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Local and Community News

Boston: Church Will End AIDS Ministry

May 27, 2003

Falling victim to budget cuts, the Catholic Church's 15-year-old Office of AIDS Ministry in Boston is slated to close at the end of June, said program director Sister Zita M. Fleming. The office, which was started by Cardinal Bernard F. Law in 1988 and joined with Catholic Charities in 1995, currently runs four residential shelters in the Boston area for AIDS patients and also coordinates education programs at schools and parishes.

Fleming said the shelters -- in Brighton, Roxbury, Lowell and the Fenway area -- will continue to operate, accommodating 70 people at a time. Individual residences will now be responsible for helping patients obtain long-term economic, psychological and medical assistance, she said. The Haitian Multi-Service Center in Dorchester, which has offered some of the program's services, will also continue to operate.

But, said Fleming, the church will stop coordinating speaking and educational efforts at schools and parishes after the office shutters. Fleming, a 71-year-old former classics professor and dean at Regis College, frequently traveled to schools to speak about AIDS. She decided to leave a year ago and has spent much of the last 12 months preparing the programs to be decentralized.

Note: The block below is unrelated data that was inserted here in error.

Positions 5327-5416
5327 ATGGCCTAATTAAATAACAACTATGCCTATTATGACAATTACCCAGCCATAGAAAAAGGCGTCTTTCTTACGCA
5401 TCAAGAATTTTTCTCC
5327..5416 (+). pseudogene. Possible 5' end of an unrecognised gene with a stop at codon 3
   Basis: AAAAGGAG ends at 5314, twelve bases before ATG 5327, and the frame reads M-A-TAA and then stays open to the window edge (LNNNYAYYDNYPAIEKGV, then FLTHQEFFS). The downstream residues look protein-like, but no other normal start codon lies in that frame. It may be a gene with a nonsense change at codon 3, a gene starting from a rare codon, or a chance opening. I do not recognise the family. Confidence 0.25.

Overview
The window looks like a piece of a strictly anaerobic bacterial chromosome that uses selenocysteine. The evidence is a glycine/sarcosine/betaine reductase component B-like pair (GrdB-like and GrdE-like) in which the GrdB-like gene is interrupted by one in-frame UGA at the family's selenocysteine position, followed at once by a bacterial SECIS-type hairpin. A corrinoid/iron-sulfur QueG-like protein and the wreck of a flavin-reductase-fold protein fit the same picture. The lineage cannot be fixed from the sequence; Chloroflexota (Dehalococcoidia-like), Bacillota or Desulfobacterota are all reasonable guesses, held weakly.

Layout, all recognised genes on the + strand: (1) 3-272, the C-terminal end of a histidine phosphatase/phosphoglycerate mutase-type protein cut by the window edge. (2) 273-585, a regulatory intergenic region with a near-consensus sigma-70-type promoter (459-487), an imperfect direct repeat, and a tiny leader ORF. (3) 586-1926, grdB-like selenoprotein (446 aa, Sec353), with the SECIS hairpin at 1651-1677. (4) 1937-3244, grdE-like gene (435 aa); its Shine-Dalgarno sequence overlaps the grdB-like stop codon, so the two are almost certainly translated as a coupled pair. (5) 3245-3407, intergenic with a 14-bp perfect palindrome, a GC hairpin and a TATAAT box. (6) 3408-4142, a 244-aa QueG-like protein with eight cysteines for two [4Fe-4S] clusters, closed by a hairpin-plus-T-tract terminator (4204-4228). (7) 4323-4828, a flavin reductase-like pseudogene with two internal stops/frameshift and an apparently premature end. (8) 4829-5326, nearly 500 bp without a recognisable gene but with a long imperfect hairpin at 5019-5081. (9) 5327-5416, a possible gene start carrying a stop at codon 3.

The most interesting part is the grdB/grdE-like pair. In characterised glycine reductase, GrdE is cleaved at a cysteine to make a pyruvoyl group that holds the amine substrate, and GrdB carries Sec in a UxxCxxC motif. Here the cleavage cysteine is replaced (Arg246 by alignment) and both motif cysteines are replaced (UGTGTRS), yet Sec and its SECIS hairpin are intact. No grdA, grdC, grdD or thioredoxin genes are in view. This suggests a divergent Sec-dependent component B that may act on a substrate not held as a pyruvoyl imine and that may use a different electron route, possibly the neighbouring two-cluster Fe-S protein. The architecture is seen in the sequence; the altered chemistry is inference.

Fleming said the decision to close the office was made six weeks ago. She did not know the program's exact budget -- funding comes from the Archdiocese of Boston, Catholic Charities, and government grants -- but said she thinks it was in excess of $100,000.

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Larry Kessler, founding director of the AIDS Action Committee in Boston, said he is particularly worried that the educational outreach program will discontinue. "We tend to forget we have a new generation that needs to be educated," he said. "There is a perception that it's all conquered," Kessler said of the epidemic. "In some ways, AIDS has gone underground again."

Back to other CDC news for May 27, 2003

Previous Updates

Adapted from:
Boston Globe
05.22.03; Wendy Davis


  
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This article was provided by CDC National Prevention Information Network. It is a part of the publication CDC HIV/Hepatitis/STD/TB Prevention News Update.
 
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